Almost the same as the previous request formula, but this one is a little less polite because it's not in negative form. We're not saying "Won't you grab me a water?" Instead, we're saying, "Will you grab me a water?"

確かめてくれる?
tashikamete kureru?
Will you check this for me?

洗ってくれる?
aratte kureru?
Will you wash those for me?


07 ~てくれ

This is a bit rough sounding. You will very rarely hear females use this construction.

It's not rude... if you're talking to someone you're quite familiar with and they are NOT above you in the "social hierarchy," so to speak (e.g. your boss or teacher). But yeah, it's not "clean-sounding."

It's also used, for example, when strongly asking for something, like the "please wake up" example below.

Maybe this should be number #8 or #9... oops.

捨ててくれ
sutete kure
Throw that away, will you?

起きてくれ
okite kure
Wake up.


08 ~て

Pretty much OK all around for casual requests.

答えて
kotaete
Please answer me.

取って
totte
Take this. // Hand me that pen. // Grab me a tissue.

起きて
okite
Hey, wake up.



09 Masu-Stem + な

A bit more assertive than #8.

早く行きな
hayaku iki na
You should really go (to the dentist) soon.

もう寝な
mou ne na
Go to sleep already.


10 ~てよ

This would be the same as #8, but adding よ (yo) makes it sound like the speaker is impatient (or insistent). They want the listener to hurry up and do something. Or stop making excuses for not doing something.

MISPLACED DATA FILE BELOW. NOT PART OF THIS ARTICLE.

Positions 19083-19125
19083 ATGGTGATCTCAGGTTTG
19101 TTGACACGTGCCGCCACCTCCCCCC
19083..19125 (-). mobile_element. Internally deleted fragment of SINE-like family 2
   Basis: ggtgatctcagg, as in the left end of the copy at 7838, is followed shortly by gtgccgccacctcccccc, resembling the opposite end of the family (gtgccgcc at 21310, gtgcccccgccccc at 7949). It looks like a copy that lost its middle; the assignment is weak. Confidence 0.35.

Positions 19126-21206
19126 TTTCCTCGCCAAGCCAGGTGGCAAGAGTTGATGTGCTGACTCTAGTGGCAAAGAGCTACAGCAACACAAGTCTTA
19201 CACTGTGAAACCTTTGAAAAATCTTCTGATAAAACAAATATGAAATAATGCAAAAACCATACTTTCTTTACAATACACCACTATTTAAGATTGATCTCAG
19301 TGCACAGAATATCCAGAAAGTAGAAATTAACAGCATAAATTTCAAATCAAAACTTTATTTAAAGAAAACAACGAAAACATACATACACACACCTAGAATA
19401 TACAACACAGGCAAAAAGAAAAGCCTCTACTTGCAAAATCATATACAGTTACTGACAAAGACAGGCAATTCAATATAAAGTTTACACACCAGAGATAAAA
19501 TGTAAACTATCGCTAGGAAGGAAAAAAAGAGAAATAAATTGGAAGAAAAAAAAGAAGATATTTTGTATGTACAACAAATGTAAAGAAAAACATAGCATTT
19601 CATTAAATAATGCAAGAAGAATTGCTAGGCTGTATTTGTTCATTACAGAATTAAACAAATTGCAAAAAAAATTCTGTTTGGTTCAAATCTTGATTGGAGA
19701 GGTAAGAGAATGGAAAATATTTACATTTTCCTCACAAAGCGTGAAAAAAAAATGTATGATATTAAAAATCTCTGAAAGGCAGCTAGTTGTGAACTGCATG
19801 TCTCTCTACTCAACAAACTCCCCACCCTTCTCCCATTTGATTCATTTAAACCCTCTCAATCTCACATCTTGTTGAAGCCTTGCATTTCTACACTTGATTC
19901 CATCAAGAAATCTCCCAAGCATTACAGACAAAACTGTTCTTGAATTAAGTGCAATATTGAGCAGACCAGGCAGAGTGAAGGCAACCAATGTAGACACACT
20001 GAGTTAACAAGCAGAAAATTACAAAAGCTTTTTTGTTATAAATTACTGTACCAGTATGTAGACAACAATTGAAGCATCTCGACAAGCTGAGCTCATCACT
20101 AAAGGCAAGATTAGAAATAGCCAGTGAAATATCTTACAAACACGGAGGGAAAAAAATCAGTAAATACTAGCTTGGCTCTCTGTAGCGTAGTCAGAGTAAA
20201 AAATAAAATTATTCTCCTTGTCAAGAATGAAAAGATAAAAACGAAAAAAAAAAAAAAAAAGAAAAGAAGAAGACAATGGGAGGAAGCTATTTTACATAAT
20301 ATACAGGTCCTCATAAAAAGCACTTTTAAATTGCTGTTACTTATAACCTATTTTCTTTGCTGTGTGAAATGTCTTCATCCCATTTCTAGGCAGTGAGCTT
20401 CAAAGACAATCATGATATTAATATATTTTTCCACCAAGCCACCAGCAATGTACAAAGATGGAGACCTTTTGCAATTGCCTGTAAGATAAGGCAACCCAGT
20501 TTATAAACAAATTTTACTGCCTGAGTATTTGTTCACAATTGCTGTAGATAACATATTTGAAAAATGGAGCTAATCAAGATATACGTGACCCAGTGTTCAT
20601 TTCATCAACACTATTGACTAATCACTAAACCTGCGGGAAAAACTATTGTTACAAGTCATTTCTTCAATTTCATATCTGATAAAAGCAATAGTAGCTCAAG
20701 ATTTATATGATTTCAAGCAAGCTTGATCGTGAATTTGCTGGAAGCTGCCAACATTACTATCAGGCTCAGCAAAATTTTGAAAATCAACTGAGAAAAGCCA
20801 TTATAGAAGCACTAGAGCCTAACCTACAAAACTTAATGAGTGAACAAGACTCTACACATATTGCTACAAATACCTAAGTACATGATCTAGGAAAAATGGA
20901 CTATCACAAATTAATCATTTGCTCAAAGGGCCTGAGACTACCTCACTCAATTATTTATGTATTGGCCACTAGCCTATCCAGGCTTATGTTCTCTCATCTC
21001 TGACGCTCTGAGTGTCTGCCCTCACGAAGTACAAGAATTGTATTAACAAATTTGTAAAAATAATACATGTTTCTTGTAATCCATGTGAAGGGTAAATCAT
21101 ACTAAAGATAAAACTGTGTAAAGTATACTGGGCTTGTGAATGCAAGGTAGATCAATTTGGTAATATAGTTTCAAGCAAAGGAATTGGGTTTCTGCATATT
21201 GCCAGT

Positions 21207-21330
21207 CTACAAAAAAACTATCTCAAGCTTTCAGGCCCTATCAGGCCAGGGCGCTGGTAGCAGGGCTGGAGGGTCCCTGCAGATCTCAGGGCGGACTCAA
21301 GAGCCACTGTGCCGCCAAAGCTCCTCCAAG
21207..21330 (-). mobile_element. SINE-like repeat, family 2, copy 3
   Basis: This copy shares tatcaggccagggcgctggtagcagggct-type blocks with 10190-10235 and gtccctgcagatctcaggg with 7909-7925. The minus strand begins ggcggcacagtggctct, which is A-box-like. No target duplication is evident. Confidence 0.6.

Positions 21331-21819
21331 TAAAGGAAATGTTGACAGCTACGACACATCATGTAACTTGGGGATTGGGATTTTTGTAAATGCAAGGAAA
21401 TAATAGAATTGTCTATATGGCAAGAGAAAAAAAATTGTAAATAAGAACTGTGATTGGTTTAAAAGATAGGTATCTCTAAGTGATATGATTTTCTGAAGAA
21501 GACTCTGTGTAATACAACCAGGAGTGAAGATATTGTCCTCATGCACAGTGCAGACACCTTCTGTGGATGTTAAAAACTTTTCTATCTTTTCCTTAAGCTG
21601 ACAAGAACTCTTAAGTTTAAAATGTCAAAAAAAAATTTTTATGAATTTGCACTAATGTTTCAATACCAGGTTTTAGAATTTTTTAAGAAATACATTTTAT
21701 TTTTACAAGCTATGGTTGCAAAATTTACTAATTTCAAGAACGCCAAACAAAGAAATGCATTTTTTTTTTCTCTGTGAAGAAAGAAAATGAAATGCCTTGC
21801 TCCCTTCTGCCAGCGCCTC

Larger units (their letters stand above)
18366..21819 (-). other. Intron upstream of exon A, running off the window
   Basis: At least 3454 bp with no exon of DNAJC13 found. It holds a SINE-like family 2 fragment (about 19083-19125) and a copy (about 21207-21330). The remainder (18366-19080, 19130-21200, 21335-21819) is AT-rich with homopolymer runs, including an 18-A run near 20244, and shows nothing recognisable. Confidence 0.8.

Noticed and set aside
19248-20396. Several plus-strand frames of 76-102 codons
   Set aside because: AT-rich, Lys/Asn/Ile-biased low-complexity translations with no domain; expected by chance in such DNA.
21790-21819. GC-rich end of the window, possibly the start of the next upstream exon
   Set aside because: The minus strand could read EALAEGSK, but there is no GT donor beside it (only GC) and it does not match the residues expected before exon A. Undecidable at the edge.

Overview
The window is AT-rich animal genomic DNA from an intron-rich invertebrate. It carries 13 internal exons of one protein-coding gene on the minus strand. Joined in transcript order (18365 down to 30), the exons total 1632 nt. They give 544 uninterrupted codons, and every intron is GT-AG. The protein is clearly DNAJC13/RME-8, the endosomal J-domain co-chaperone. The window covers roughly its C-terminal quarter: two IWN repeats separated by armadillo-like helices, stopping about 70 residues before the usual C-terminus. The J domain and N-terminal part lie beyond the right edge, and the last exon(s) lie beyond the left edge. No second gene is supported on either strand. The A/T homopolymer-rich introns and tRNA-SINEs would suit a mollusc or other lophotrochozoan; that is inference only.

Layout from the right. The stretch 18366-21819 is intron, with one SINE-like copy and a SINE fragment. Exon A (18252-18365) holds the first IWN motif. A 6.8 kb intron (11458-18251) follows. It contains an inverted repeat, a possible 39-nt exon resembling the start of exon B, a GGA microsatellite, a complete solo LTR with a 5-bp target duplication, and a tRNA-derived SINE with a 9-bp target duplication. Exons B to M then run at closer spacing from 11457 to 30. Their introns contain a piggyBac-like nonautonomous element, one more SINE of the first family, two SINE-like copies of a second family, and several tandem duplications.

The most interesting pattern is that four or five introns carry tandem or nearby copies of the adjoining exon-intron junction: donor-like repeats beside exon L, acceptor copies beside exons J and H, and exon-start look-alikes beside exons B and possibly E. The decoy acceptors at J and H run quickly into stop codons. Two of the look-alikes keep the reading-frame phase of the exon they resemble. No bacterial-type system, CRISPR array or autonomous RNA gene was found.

教えてよ
oshiete yo
Tell me.

数えてよ
kazoete yo
Count the money.



11 Masu-Stem + なよ

Like #10 makes the nuance more insistent and/or impatient for #8, so too does #11 boost the impatience and insistence of #9... thus making it less polite.

落ち着きなよ
ochitsuki na yo
Calm down.

座りなよ
suwari na yo
Sit down.


12 Masu-Stem + なさい

I NEVER use this.

And yet, it was one of the first request/command formulas I learned. This will only be used by a person of authority speaking down to someone. I hear it most often with parents telling their kids what to do.

下りなさい
orinasai
Get down from there!

飲みなさい
nominasai
Drink this. // Drink your medicine.


13 Imperative

This is a blunt, bare command. You'll hear it a lot in anime... where people like to say rude stuff before killing each other and whatnot.

We'll look at how to form these verbs some other time.

離れろ
hanarero
Get away from me.

気をつけろ
ki wo tsukero
Be careful!


14 Extra-Rude Imperative

In my list yesterday, I included 食え (kue), "Eat it!"

This is the same verb form as #13, but I was just pointing out that some words will be more polite than others. Although it's rude to command someone saying 食べろ (tabero), it' s ruder to say 食え (kue).

Similarly, in English, saying "Listen!" is not quite as rude as saying "Die!" Right?

払え
harae
Pay me back! // Where's my money?!

死ね
shine
Die!

Hopefully those photos gave you a bit of context ^_^


Bonus Phrases

社長から差し入れを頂きました。
しゃちょう から さしいれ を いただきました。
The company president requested that I perform this task.

お小遣いもらった!
おこづかい もらった!
I got my allowance! // I got some pocket money!

お母さんがバッグくれた。
おかあさん が バッグ くれた。
My mom gave me a purse [a bag].